Eugénie de Franval is a short story by Sade first published in the collection The Crimes of Love. Sade had started to write the story on March 1. Eugénie de Franval (French Edition) [Marquis de Sade, FB Editions] on Amazon. com. *FREE* shipping on qualifying offers. Eugénie de Franval de Marquis de. Eugenie De Franval and Other Stories [Marquis de Sade, M. Crosland] on *FREE* shipping on qualifying offers.

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Skip to main content. Log In Sign Up. This transformation of Sade into a proto-feminist and emancipator of women, later eugfnie by Angela Carter in her book, The Sadeian Woman, reflects the way in which, over the last hundred years, Sade has played Galatea to a whole host of cultural and critical Pygmalions.

In keeping with the myth, each of these has turned Sade into a version of themselves: If Sade may have played Galatea in the twentieth century, he has also taken on the role of Pygmalion: Apollinaire, by transforming Sade into a liberator of women, casts him as a Pygmalion selflessly rescuing Galatea from her stone prison so that she too can be free: Justine is the woman of the past, enslaved, miserable and less than eugneie Juliette, by contrast, franvao the new woman he foresaw, a being we do not yet imagine, who frees herself from humanity, who will wings and will renew the universe.

It is indeed true that Sade puts women on a pedestal.

In his novel, Justinefor example, four monks in an isolated monastery treat franvak to the following entertainment: The thirty-six year old woman, three ftanval pregnant, as I said to you, is perched by them on a pedestal eight feet high; allowed to stand on one leg only, she is obliged to keep the other aloft; around her are mattresses laden three feet thick with brambles, holly, and thorns; a flexible pole is given to support her: It franvak this outcome that entertains the monks.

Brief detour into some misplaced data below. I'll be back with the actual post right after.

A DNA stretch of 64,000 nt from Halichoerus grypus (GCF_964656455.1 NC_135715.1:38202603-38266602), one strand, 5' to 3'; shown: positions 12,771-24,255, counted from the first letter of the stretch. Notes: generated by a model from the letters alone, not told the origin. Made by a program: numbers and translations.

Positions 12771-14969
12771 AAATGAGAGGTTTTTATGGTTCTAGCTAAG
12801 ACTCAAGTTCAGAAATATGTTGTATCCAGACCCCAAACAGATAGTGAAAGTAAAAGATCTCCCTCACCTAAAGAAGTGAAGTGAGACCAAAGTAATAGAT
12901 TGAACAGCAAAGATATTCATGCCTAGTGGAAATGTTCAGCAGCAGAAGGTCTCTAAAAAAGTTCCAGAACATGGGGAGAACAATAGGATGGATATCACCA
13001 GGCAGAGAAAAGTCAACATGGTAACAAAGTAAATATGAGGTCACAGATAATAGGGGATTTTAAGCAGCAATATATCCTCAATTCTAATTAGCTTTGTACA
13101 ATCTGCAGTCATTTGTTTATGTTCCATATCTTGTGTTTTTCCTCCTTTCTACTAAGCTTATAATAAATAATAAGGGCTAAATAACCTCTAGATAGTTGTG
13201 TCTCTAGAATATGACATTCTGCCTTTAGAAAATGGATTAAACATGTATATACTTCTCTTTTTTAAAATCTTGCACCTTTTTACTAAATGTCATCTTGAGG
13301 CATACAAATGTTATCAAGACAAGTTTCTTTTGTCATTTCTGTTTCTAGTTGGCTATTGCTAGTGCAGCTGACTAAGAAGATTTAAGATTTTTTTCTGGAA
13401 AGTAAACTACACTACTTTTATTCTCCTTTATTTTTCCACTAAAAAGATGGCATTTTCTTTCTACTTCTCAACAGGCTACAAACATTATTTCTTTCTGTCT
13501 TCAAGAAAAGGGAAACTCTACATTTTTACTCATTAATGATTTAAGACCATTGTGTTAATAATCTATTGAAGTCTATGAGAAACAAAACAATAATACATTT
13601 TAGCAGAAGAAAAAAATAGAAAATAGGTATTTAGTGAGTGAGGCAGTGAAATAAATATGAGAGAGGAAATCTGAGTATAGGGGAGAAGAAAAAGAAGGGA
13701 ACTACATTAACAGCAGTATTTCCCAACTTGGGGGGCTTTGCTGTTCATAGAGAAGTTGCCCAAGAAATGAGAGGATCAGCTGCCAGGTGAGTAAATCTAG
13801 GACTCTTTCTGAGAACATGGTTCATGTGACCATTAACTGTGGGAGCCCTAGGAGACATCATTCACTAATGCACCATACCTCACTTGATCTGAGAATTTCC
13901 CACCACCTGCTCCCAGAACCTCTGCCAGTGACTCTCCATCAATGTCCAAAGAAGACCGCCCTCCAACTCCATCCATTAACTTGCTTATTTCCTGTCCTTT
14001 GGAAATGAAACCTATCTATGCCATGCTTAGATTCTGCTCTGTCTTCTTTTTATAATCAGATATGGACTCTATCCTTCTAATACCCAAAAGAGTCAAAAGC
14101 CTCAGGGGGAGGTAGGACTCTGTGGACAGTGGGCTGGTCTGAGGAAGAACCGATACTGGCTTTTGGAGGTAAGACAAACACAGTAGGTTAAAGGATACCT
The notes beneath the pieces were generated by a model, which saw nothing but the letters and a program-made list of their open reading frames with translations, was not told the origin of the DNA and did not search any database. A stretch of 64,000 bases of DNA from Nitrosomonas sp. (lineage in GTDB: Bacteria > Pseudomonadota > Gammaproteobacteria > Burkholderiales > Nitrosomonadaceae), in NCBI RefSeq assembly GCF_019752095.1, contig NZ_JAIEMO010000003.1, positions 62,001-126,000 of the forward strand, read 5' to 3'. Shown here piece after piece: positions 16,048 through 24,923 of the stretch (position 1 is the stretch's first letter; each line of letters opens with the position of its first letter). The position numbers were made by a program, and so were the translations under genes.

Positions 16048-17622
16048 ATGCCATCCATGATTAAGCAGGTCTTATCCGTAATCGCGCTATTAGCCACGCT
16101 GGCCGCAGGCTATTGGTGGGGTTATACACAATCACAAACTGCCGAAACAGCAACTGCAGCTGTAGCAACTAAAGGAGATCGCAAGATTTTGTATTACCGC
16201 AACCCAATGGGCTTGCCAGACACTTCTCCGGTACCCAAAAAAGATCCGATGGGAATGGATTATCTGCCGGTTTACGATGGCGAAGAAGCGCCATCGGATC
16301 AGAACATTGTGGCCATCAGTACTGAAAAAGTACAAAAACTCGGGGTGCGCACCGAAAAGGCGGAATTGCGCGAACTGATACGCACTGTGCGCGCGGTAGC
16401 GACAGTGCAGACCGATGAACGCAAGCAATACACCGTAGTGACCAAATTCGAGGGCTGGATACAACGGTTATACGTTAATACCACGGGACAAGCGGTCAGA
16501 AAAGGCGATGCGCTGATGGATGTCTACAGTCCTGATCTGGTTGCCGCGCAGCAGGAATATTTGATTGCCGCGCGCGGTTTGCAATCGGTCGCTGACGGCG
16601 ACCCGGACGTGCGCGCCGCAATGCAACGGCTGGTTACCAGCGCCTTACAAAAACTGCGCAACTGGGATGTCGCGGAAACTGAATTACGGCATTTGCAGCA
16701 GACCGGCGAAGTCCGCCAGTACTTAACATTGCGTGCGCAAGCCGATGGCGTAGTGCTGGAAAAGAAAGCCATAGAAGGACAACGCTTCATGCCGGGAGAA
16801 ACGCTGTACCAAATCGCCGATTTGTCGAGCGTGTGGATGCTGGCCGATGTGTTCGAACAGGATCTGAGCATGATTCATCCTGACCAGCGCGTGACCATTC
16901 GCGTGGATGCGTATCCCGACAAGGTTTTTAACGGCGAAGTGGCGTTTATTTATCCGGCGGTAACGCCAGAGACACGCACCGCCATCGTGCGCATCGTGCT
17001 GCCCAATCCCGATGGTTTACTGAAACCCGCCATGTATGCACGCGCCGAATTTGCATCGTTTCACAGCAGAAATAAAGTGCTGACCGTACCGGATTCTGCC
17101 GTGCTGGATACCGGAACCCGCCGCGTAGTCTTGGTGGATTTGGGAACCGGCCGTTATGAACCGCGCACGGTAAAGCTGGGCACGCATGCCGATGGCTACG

Placed all four of them around her, they each have one or two women to arouse them in various ways during the spectacle; as pregnant as she is, the unfortunate woman maintains her pose for almost a quarter of an hour; her strength fails her at last, she falls on the thorns, and our scoundrels, drunk with lechery, shower, for the last time, the abominable tribute eugehie their brutality upon her body.

Sade, Justine As this episode suggests, when Sade places women on a pedestal, his intention is not necessarily to elevate them. Examining the beautiful detail of this celebrated work, one can readily believe that the fdanval must, as tradition has it, have employed five hundred models to finish it: Sade, Juliette The statue here is a composite ftanval five hundred models.


The sultan thus executes any wife who he suspects of enjoying sex with him. All this is to offer some context for the Sadean variation of the Pygmalion myth that I want to look at in more detail. These short stories find Sade at his more restrained — still hoping for a degree of respectability as an homme de lettres. They have, however, had an important part to play in the literary rehabilitation of Sade — both in France and in the UK.

The first modern public edition of Sade to be published in France, inwas of these and other short stories. The novels for which Sade is famous, ironically, are still unavailable in English in decent translations. She acquires traditionally male as well as female knowledge and skills, having lessons in writing, drawing, poetry, natural history, elocution, geography, anatomy, Greek, English German, and Italian, fencing, dancing, riding and music.

Sade goes into considerable detail to describe her daily routine, including her fitness regime, her diet — no meat, no soup, no alcohol or coffee allowed — and her clothes: Each vies to fall at the feet of the other: Where in the whole world is the man who is more worthy than you of the modest charms which you desire… and which your fevered hands are now exploring with such ardour.